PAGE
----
Southland District Council is one of 78 territorial, regional and unitary councils in New Zealand and, like all local government, it plays a vital role in the future direction of our region.
As a territorial authority, Council is committed to the needs of both the people living in the District and those who will one day call Southland home.
Council is tasked with representing the District, developing and approving Council policy, deciding on expenditure and funding requirements, monitoring performance and employing the chief executive. The chief executive, in turn, employs all other staff.
Council is responsible for the provision of local infrastructure, including water, sewerage, stormwater, roads, bridges and footpaths. It also manages environmental safety and health, building control, resource management, and looks after open spaces, such as playgrounds, sports fields, reserves and more. It manages libraries and community halls, all for the social, economic, cultural and environmental wellbeing of Southland.
Council now manages about 5000km of roads, 13 urban water supplies, 11 rural water supplies, 17 sewerage schemes, 34 cemeteries, community halls, 69 community housing units, 150 parks and reserves, seven libraries and one mobile library service.
Southland District Council is sometimes confused with Invercargill City Council. In reality, the powers and responsibilities of city and district councils are all the same - the only difference is that city councils serve a population of more than 50,000 in a predominantly urban area.
Council was established in 1989 when New Zealand local government was reorganised. Various councils, including the Wallace County Council, Southland County Council, Stewart Island County Council and Winton Borough Council, were joined to create Southland District Council.
Council cannot achieve its objectives alone and works closely with central government and a range of other organisations, public bodies, businesses and citizens. Council actively speaks out on behalf of Southland and continues to represent the District in Wellington on matters such as health, community services, funding policies, education and employment.
Southland District Council consists of a mayor and 12 councillors who are elected every three years by voters.
It meets regularly and bases its decision-making on the preferences of our communities, the commitments of previous councils, central government requirements and the physical requirements of infrastructure. Active engagement encourages community participation in important decision-making.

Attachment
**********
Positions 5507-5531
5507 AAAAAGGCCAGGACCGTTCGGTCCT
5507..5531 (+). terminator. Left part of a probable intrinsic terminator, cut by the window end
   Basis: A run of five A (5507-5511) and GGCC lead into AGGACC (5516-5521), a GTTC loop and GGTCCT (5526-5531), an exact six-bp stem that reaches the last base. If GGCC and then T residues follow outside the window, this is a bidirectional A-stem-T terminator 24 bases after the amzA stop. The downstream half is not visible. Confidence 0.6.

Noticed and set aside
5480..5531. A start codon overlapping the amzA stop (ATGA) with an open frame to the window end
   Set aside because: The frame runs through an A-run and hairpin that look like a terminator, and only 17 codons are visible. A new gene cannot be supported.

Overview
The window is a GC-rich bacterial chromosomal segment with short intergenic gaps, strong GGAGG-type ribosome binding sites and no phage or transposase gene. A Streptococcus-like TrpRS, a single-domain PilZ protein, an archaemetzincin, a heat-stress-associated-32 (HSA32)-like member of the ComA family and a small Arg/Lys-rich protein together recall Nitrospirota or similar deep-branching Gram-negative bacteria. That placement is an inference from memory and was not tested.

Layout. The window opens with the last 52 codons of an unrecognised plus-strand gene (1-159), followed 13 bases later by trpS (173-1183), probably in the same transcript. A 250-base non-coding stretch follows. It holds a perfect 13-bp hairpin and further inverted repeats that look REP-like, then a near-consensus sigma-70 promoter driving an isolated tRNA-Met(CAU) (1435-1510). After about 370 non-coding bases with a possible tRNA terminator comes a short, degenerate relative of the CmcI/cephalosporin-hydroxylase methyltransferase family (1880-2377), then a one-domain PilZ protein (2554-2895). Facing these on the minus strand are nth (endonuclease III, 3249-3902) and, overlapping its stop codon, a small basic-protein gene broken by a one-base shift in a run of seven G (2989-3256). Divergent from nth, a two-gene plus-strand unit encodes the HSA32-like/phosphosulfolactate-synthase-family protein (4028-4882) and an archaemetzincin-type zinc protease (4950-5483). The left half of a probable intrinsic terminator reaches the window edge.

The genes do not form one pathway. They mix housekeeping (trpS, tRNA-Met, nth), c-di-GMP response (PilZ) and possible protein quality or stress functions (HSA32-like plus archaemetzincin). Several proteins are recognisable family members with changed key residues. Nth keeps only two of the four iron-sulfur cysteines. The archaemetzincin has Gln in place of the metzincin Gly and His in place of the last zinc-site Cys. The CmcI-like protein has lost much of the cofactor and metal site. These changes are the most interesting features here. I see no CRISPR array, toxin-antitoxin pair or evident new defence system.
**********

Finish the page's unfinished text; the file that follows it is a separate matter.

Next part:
- Activities that can only be decided by full Council include: setting rates and making bylaws
- borrowing money, or buying or selling land, unless already approved under the long-term plan
- adopting a long-term plan (LTP), annual plan or annual report
- adopting policies in response to LTP or by the local governance statement
- appointing a chief executive.
Council can make other decisions either as a full council, or by delegating some matters to a committee of the council, a community board or a council organisation.
Structure of Council
Following a representation review in 2019, Southland District Council is divided into five wards; Mararoa Waimea (three councillors), Stewart Island/Rakiura (one councillor), Waiau Aparima (three councillors), Oreti(three councillors) and Waihopai Toetoe (two councillors).
Council is required to review ward boundaries every six years to ensure fair and effective representation. As a result, ward boundaries may change to reflect any significant changes in population to achieve a fair ratio of how many elected members represent their respective communities.
A vital component of community representation are Southland’s nine community boards – Ardlussa, Northern, Oreti, Waihopai Toetoe, Wallace Takitimu, Oraka Aparima, Fiordland, Tuatapere Te Waewae and Stewart Island/Rakiura.
Elected at the same time as Council, the community boards have either six or seven members and a councillor representative. Each board elects a chairperson.
The role of each board is to represent their community and make decisions on local issues, activities and facilities. They advise Council on community views and carry out delegated council service delivery or regulatory responsibilities in their respective areas.
A significant part of the boards’ function is to partner with the community on initiatives for the benefit of residents. Each board has its own Community Partnership Fund to support local projects and is responsible for approving grants. Epitomising the concept of community- led development, the funds have a positive impact – in the community, for the community.
The community boards are unincorporated bodies, directly funded by Council. They cannot employ staff but are provided with administrative resources and advice by Council.